Whereas the Quasar was a two-unit rackmounted box, Quasimidi's subsequent instruments migrated into the desktop & full-size form factors. Quasimidi was one of the first modern synthesizer companies to re-introduce knobs, lit buttons, and dials to synthesizer control interfaces, notably with the Quasimidi Rave-O-Lution 309 of 1997. This was a module which combined a pattern-based sequencer with a drum section and a synthesizer section. It competed in the "groovebox" market segment against Roland's popular MC-303. Quasimidi released a keyboard version of the Rave-O-Lution, as the Quasimidi Sirius, which included a built-in vocoder. Quasimidi also built the Raven, a full size sample-based Virtual Analog synthesizer, which offered a unique sequencer implementation, allowing for the keys to be used both for muting/unmuting and transposition of tracks. It also featured real and step time recording, in the style of Roland TR-type drum machine sequencers. The Raven could be upgraded with the so-called "MAXX" expansion board, increasing the internal PCM capacity from 6 mb to 14mb. Quasimidi released a keyboard version of the Rave-O-Lution, as the Quasimidi Sirius, which included a built-in vocoder. Quasimidi also built the Raven, a full size sample-based Virtual Analog synthesizer, which offered a unique sequencer implementation, allowing for the keys to be used both for muting/unmuting and transposition of tracks. It also featured real and step time recording, in the style of Roland TR-type drum machine sequencers. The Raven could be upgraded with the so-called "MAXX" expansion board, increasing the internal PCM capacity from 6 mb to 14mb.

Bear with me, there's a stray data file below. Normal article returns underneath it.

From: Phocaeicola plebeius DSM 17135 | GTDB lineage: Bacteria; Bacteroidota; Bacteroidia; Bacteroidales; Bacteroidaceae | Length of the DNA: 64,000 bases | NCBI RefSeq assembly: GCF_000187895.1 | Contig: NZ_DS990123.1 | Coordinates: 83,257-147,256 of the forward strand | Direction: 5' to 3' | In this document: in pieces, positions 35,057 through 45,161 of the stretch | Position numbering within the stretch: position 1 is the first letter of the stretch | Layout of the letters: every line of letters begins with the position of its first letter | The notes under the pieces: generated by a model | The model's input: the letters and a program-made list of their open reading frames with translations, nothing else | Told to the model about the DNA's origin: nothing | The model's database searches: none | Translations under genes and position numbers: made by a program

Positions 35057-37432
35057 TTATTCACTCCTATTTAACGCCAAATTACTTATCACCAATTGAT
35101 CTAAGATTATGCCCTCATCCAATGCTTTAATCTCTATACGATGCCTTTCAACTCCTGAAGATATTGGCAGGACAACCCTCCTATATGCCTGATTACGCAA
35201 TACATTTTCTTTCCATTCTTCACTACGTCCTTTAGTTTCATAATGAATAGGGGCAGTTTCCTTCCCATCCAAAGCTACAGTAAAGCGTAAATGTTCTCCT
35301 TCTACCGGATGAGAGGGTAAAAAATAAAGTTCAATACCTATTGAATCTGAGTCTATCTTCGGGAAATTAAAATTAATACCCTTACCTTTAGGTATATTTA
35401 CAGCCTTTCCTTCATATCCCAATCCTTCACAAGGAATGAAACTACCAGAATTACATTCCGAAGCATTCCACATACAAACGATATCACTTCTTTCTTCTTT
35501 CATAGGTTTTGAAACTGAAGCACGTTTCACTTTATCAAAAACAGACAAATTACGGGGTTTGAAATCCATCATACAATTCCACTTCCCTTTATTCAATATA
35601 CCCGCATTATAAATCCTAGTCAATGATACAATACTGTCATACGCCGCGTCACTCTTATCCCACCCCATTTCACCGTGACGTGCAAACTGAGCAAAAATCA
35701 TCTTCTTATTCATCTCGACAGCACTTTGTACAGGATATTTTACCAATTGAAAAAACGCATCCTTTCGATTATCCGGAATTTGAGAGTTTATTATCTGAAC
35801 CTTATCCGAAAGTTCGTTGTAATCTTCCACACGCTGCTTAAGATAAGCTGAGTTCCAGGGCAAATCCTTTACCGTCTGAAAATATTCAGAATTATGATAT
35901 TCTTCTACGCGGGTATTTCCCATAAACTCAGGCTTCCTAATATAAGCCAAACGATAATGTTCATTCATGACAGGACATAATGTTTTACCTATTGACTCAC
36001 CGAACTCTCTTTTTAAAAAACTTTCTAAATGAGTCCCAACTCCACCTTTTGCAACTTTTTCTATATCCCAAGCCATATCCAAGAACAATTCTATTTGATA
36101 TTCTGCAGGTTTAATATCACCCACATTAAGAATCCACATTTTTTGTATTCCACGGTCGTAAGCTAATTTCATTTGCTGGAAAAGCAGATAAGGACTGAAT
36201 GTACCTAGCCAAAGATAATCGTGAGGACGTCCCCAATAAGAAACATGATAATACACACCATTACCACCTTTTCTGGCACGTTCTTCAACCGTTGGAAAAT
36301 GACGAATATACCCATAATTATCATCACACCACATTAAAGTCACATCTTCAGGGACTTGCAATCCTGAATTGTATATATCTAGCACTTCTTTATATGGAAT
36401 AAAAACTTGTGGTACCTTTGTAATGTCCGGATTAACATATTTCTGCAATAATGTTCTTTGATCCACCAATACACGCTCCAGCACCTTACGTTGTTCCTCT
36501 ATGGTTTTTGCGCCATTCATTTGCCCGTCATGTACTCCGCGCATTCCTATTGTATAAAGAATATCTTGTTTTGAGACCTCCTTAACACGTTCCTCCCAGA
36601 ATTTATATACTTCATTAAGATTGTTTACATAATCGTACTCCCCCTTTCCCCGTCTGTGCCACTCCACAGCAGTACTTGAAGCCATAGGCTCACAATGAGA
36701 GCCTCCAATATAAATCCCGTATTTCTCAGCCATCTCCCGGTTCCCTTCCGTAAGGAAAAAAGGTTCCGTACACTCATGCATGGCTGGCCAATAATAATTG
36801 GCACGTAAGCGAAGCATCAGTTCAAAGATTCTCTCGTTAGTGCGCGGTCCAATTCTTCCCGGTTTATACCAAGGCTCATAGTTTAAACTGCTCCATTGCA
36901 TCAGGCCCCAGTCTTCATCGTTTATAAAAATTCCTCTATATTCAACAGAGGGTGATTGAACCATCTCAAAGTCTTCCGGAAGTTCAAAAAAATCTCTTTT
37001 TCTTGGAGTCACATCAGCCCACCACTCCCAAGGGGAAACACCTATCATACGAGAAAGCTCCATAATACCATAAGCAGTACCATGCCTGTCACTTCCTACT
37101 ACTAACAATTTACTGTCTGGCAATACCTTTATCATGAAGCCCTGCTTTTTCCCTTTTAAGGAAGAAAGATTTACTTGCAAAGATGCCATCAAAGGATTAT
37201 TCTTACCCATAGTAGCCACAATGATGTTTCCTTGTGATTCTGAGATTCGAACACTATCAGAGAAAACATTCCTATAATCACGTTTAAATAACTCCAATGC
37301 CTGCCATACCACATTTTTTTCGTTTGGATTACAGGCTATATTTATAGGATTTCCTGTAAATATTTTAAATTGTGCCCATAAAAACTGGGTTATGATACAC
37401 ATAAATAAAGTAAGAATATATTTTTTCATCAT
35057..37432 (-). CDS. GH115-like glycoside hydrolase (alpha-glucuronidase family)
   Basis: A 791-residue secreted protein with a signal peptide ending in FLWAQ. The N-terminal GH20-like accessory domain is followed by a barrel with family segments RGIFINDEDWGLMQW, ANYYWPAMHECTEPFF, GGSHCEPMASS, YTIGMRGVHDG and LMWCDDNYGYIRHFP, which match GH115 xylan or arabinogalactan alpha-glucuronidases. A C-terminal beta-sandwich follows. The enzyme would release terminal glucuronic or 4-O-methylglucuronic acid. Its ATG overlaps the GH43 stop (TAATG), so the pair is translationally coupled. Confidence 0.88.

capsule
Acid
85

Synth-pop, Hip hop,
Post-punk, Techno

Acid
120

#

Doss source material - Found print object
img
Acid
  • Computer World (German: Computerwelt) is the eighth studio album by German electronic band Kraftwerk, released on 11 May 1981.
capsule
Acid
74
OpenType Features
  • DESPITE ITS THEME, THE PRODUCTION OF THE ALBUM WAS COMPLETELY ANALOGUE AND DID NOT INVOLVE ANY COMPUTER TECHNOLOGY.
Acid
34

COMPUTER WORLD HAS BEEN DESCRIBED AS A FUTURISTIC CONCEPTUAL WORK THAT PREDICTS THE PRESENCE OF COMPUTER TECHNOLOGY IN EVERYDAY LIFE. FEATURING THEMES SUCH AS HOME COMPUTERS AND DIGITAL COMMUNICATION, THE ALBUM HAS BEEN SEEN AS BOTH A CELEBRATION OF COMPUTER TECHNOLOGY AS WELL AS A WARNING ABOUT ITS POTENTIAL TO EXERT POWER ON SOCIETY WITH SOCIAL CONTROL AND DIGITAL SURVEILLANCE. DESPITE ITS THEME, THE PRODUCTION OF THE ALBUM WAS COMPLETELY ANALOGUE AND DID NOT INVOLVE ANY COMPUTER TECHNOLOGY.

Acid
34

The track "Computer Love" was released as a seven-inch single in the UK, in June 1981, backed with "The Model", from the group's previous album The Man-Machine. The single reached No. 36 in the charts. In December 1981 the two songs were reissued as a double A-side twelve-inch single, and reached No. 1 on the UK Singles Chart in early February 1982, although "The Model" received the most airplay. "Pocket Calculator" was released as a seven-inch single in the USA by Warner Brothers in 1981, pressed on a fluorescent yellow/lime vinyl, matching the color of the album cover. The flip side featured the Japanese version of "Pocket Calculator," "Dentaku". “Pocket Calculator” charted at No.38 in the UK Singles Chart. "Computerwelt" was remixed in 1982 as a dance version with additional bass and percussion sounds. It was released in January 1982 as a twelve-inch vinyl single only in Germany. The original track was nominated for a Grammy Award for Best Rock Instrumental Performance in 1982. "Computer World" was also chosen by the BBC for use in the titles of their UK computer literacy project, The Computer Programme. Kraftwerk issued several different versions of the single "Pocket Calculator" in different languages: namely, German ("Taschenrechner"), French ("Mini Calculateur"), and Japanese ("Dentaku"). Also Italian version ("Mini Calcolatore") was performed playback in television.